Those bills were: H.R. 1: An Act to provide for ...; H.R. 3172: Medicare IVIG Demonstration Extension Act ...; H.R. 3178: Medicare Part B Improvement Act ...; H.R. 3823: Disaster Tax Relief and Airport ...; H.J.Res. 42: Disapproving the rule submitted by ...

Compare to all Texas Delegation (81st percentile); Serving 10+ Years (84th percentile); House Republicans (80th percentile); All Representatives (88th percentile).


 

Ranked 56th most liberal compared to House Republicans

Our unique ideology analysis assigns a score to Members of Congress according to their legislative behavior by how similar the pattern of bills and resolutions they cosponsor are to other Members of Congress.

For more, see our methodology. Note that because on this page only legislative activity in 2017 is considered, the ideology score here may differ from Brady’s score elsewhere on GovTrack.

Compare to all Texas Delegation (39th percentile); Serving 10+ Years (73rd percentile); House Republicans (23rd percentile); All Representatives (57th percentile).


 

Got bicameral support on the 70th most bills compared to All Representatives (tied with 37 others)

The House and Senate often work on the same issue simultaneously by introducing companion bills in each chamber. 3 of Brady’s bills and resolutions had a companion bill in the Senate. Working with a sponsor in the other chamber makes a bill more likely to be passed by both the House and Senate.

Those bills were: H.R. 4318: Miscellaneous Tariff Bill Act of ...; H.Con.Res. 54: Expressing support for strengthening engagement ...; H.J.Res. 42: Disapproving the rule submitted by ...

Compare to all Texas Delegation (75th percentile); Serving 10+ Years (74th percentile); House Republicans (76th percentile); All Representatives (76th percentile).

Companion bills are those that are identified as “identical” by Congress’s Congressional Research Service.


 

Leadership Score

Our unique leadership analysis looks at who is cosponsoring whose bills. A higher score shows a greater ability to get cosponsors on bills.

For more, see our methodology. Note that because on this page only legislative activity in 2017 is considered, the leadership score here may differ from Brady’s score elsewhere on GovTrack.

Compare to all Texas Delegation (69th percentile); Serving 10+ Years (70th percentile); House Republicans (65th percentile); All Representatives (73rd percentile).


 

Writing Bipartisan Bills

Brady tends to gather cosponsors only on one side of the aisle. 3 of Brady’s 10 bills and resolutions had both a Democratic cosponsor and a Republican cosponsor in 2017.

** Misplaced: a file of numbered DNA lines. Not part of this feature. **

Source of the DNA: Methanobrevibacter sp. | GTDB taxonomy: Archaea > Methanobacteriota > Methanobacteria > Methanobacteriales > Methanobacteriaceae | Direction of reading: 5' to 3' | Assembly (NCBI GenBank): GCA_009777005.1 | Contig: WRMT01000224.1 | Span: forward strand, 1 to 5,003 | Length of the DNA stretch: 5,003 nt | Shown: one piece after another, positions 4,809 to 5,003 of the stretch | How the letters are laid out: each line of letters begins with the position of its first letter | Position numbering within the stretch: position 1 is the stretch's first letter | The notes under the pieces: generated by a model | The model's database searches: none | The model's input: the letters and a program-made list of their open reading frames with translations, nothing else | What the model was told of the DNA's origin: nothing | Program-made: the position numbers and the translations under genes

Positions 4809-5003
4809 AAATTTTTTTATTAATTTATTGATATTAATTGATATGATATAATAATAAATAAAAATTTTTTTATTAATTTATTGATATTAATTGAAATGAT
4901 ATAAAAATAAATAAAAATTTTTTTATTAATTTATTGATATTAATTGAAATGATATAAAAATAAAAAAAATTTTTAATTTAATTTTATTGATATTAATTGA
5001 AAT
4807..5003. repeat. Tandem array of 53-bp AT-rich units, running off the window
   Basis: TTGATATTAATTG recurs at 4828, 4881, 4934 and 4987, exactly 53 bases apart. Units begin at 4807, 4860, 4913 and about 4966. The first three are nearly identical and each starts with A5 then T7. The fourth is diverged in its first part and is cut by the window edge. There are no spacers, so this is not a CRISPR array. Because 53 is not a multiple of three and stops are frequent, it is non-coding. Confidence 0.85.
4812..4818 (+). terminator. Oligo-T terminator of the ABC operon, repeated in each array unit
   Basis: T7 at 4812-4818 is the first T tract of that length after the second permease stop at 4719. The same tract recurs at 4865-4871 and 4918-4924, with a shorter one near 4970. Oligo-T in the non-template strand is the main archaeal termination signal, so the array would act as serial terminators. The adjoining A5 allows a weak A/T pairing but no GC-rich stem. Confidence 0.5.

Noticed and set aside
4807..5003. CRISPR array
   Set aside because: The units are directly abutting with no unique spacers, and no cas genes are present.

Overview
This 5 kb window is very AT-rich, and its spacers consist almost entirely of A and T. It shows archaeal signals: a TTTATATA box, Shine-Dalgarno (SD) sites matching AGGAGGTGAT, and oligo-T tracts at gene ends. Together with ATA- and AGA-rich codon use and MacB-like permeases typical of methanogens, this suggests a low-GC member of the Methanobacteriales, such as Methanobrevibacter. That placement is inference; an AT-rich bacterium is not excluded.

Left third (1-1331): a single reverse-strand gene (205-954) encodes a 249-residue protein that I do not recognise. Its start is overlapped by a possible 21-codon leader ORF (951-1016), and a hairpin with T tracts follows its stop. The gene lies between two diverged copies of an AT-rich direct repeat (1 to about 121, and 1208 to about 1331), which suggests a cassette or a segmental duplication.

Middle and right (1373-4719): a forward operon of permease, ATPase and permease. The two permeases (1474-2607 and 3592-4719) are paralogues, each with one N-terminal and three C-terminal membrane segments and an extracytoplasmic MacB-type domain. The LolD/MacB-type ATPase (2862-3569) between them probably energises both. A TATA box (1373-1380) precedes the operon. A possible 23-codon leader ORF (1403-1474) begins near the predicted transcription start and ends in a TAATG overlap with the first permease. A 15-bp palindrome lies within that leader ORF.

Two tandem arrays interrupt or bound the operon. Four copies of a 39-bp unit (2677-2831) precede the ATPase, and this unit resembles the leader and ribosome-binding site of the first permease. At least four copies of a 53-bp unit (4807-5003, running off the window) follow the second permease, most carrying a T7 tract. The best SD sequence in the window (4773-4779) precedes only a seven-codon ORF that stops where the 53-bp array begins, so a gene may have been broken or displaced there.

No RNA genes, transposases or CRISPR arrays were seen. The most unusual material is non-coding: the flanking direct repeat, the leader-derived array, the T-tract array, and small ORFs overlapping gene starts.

Compare to all Texas Delegation (36th percentile); Serving 10+ Years (40th percentile); House Republicans (34th percentile); All Representatives (37th percentile).


 

Cosponsors

Brady’s bills and resolutions had 103 cosponsors in 2017. Securing cosponsors is an important part of getting support for a bill, although having more cosponsors does not always mean a bill will get a vote. View Bills »

Compare to all Texas Delegation (36th percentile); Serving 10+ Years (38th percentile); House Republicans (45th percentile); All Representatives (41st percentile).


 

Bills Introduced

Brady introduced 10 bills and resolutions in 2017. View Bills »

Compare to all Texas Delegation (53rd percentile); Serving 10+ Years (41st percentile); House Republicans (43rd percentile); All Representatives (41st percentile).


 

Government Transparency

GovTrack looked at whether Brady supported any of 21 government transparency, accountability, and effectiveness bills in the House that we identified in this session. We gave Brady 0 points, based on one point for cosponsoring and three points for sponsoring any of these bills.

Compare to all Texas Delegation (0th percentile); Serving 10+ Years (0th percentile); House Republicans (0th percentile); All Representatives (0th percentile).


Additional Notes

The Speaker’s Votes: Missed votes are not computed for the Speaker of the House. According to current House rules, the Speaker of the House is not required to vote in “ordinary legislative proceedings.” In practice this means the Speaker of the House rarely votes but is not considered absent.

Leadership/Ideology: The leadership and ideology scores are not displayed for Members of Congress who introduced fewer than 10 bills, or, for ideology, for Members of Congress that have a low leadership score, as there is usually not enough data in these cases to compute reliable leadership and ideology statistics.

Missing Bills: We exclude bills from some statistics where the sponsor’s original intent is not in the final bill because the bill’s text was replaced in whole with unrelated provisions (i.e. it became a vehicle for passage of unrelated provisions).

Ranking Members (RkMembs): The chair of a committee is always selected from the political party that holds the most seats in the chamber, called the “majority party”. The “ranking member” (sometimes “RkMembs”) is the title given to the senior-most member of the committee not in the majority party.

Freshmen/Sophomores: Freshmen and sophomores are Members of Congress whose first term (in the same chamber at the end of 2017) was the 115th Congress (freshmen) or 114th (sophomores). Members of Congress who took office within the last few months of a Congress are considered freshmen in the next Congress as well.